Boone Hall Plantation ~ Mt Pleasant ~ S.C. ~ 7

We drive down a long entry way lined with the southern signature, DSC_0043 Live Oaks  and Spanish moss (I will never tire of these trees). We park and make our way to a little building to purchase tickets and schedule various tours of the plantation. A woman working in a nearby garden is pleased when a farm hand offers her a freshly harvested bunch of collard greens. They both comment on their freshness and how popular they will be at dinnertime.

DSC_0047We first tour the plantation grounds in a farm type wagon equipped with comfortable seats. We learn Boone Hall Plantation is one of the DSC_0048oldest working plantations in America. Since it was founded in 1681 by Major John Boone, it has produced a variety crops and goods. First known for cotton and pecans, but now produces a variety of squash, tomatoes,strawberries, peaches, grapes and other fruits and vegetables all sold at a nearby produce stand.

DSC_0052 Hank, the very humorous and knowledgeable tour guide, empties the wagon at the Gullah Theater. My first glimpse at the Gullah culture was while reading “The Christmas Pearl” by Dorothea Benton Frank (a total chick flick, feel good Christmas Tale) and I was very intrigued. I chose the Boone Hall Plantation tour over other area Plantations, one, because it was still a working farm but, primarily, due to the Gullah presentation. The Gullah culture and language grew in the low country (coastal lands & islands off the shore of IMG_7667South Carolina and Georgia) as African slaves were brought to the area for rice cultivation. The presenter is an elderly woman of Gullah decent. Her presentation was a very moving and entertaining mixture of history, song and storytelling that included audience participation…a wonderful forty-minute performance!

DSC_0054Next we walk through the self-guided tour of the slave cabins. Each of the eight cabins is themed with different aspects of black history and slavery. An honest and horrifying look at slavery and the slave trade along with history of emancipation & IMG_7663freedom of slaves, the civil rights movement as well as the contributions of key leaders and heroes such as Harriet Tubman, Frederick Douglas, Abraham Lincoln and Martin Luther King. It is a chilling and somber walk.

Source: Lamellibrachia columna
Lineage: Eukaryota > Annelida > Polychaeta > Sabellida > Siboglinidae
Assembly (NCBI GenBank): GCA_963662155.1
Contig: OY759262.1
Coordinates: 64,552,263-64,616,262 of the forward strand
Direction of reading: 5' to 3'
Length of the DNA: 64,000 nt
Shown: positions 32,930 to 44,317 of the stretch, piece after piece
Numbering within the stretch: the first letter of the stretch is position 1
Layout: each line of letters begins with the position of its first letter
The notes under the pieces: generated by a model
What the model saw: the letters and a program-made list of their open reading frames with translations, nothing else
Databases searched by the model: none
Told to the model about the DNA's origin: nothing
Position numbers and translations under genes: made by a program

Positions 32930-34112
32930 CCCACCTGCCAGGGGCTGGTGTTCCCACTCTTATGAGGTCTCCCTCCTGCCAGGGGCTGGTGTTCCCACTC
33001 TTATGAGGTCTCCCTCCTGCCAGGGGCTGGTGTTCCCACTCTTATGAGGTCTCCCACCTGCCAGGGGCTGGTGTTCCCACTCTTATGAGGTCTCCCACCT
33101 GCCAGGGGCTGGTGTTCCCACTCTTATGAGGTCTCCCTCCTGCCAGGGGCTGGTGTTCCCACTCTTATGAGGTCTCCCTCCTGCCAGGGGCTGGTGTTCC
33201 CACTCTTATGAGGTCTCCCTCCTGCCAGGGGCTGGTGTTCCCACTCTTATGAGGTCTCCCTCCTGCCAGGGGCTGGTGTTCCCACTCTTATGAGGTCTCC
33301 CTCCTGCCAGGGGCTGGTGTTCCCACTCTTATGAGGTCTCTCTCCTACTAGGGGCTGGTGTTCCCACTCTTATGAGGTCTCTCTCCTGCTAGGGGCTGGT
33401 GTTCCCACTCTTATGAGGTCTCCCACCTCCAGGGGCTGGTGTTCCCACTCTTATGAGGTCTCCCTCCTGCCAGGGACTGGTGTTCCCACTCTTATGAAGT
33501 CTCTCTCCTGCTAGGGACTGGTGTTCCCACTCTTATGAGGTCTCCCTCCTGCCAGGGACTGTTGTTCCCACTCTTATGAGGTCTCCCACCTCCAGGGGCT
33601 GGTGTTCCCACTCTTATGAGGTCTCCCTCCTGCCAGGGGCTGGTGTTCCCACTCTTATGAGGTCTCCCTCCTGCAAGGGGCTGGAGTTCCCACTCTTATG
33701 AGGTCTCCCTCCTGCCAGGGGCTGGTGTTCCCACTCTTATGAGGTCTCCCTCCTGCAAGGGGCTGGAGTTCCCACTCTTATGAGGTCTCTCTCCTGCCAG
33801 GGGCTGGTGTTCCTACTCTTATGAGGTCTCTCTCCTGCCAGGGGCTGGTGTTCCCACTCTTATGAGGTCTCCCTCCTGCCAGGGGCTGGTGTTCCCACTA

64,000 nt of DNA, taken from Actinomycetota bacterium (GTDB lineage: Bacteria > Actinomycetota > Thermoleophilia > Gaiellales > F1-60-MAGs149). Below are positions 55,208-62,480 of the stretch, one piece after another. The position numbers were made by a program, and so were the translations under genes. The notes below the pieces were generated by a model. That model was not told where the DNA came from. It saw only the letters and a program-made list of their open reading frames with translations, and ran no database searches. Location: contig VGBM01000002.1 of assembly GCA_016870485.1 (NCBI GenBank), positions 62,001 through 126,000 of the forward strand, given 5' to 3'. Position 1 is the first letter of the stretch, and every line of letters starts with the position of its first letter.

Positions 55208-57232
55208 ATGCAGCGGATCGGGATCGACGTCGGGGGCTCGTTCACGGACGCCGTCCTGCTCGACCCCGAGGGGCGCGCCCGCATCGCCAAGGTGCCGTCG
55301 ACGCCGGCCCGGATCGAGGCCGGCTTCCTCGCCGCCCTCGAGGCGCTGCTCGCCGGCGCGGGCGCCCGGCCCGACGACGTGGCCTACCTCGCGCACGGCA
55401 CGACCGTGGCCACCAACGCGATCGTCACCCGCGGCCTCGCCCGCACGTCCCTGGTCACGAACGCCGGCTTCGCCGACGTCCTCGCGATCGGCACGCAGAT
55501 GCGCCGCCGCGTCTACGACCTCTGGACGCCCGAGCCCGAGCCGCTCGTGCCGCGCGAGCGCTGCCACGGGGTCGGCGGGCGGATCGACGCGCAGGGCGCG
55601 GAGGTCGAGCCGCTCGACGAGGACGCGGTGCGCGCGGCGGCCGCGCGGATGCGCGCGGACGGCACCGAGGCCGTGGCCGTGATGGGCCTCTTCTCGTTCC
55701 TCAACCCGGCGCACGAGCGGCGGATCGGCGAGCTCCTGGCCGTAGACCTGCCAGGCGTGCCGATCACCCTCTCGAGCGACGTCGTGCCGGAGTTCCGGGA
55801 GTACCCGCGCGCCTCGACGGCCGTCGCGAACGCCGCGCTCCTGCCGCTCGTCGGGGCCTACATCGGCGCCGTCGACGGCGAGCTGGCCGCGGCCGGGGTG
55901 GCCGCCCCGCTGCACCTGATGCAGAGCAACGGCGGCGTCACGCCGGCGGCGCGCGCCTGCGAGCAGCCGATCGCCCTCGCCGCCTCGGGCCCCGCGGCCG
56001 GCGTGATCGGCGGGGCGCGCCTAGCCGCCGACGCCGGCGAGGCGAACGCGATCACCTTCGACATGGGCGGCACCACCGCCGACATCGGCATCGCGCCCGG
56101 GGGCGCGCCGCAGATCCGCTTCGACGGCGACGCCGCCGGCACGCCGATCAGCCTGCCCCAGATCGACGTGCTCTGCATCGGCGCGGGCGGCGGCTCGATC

Last of all we tour the plantation house. While waiting for the tour to begin Neal takes a seat in the shade while I take a few minutes to walk through the beautiful flower gardens flanking each side of the house. Butterflies and bees, with an abundance of DSC_0067choices, flutter and buzz from one blossom to another. In my own garden I’m oblivious to the names of many of the flowers, here, I’m ignorant as well but it is beautifully landscaped with stone pathways, fountains and pretty garden décor.

I join Neal in line to begin the house tour. We step into the main hallway and both comment on the lack of extravagance. We’ve toured the Biltmore Estate (Asheville, North Carolina) and a couple Newport (Rhode Island) Mansions. I suppose I am eDSC_0060xpecting similarities. The guide explains the house has been rebuilt and upgraded through the years but in all practicality it is a simple farmhouse. A previous owner, Canadian ambassador Thomas Stone, had the original house demolished and rebuilt in 1936 saving various pieces to be incorporated into the new house. Some of the furnishings show off an air of grandeur but for the most part it is has a comfortable and functional quality. A self-standing staircase in the main hallway leads to the second floor in which the present owners reside in during various times of the year. We head toward the back of the house to the game room that includes historical documents and photographs relating to the plantation. We peak down the wrought iron circular stairway that leads down to the wine cellar then make our way outside to the patio where the tour ends.

As we drive out beneath those majestic Live Oaks, I’m thinking Boone Hall Plantation may be one of my favorite stops.

Ticket – $20.00


2 thoughts on “Boone Hall Plantation ~ Mt Pleasant ~ S.C. ~ 7”

  1. Wow, BK! Although you were/ are a great teacher, your writings & pictures could of led you on a trail of becoming an author…..guess it’s in the family genes! I enjoy reading about your adventures… Can’t wait to see where you are next!
    Love & miss you! Aim


    1. Hey Aim…thanks for the nice comments. My only problem is I’m about 6 weeks behind. Yikes! All the fun we are having is getting in the way of my creativity (and killing brain cells). We have a few days coming up that we will stay put before we head to my brothers. Hopefully I can do some catch up. Hope all is well at home. Tell everyone hello and Merry Christmas ( I have cards I haven’t sent yet either) love & miss ya!


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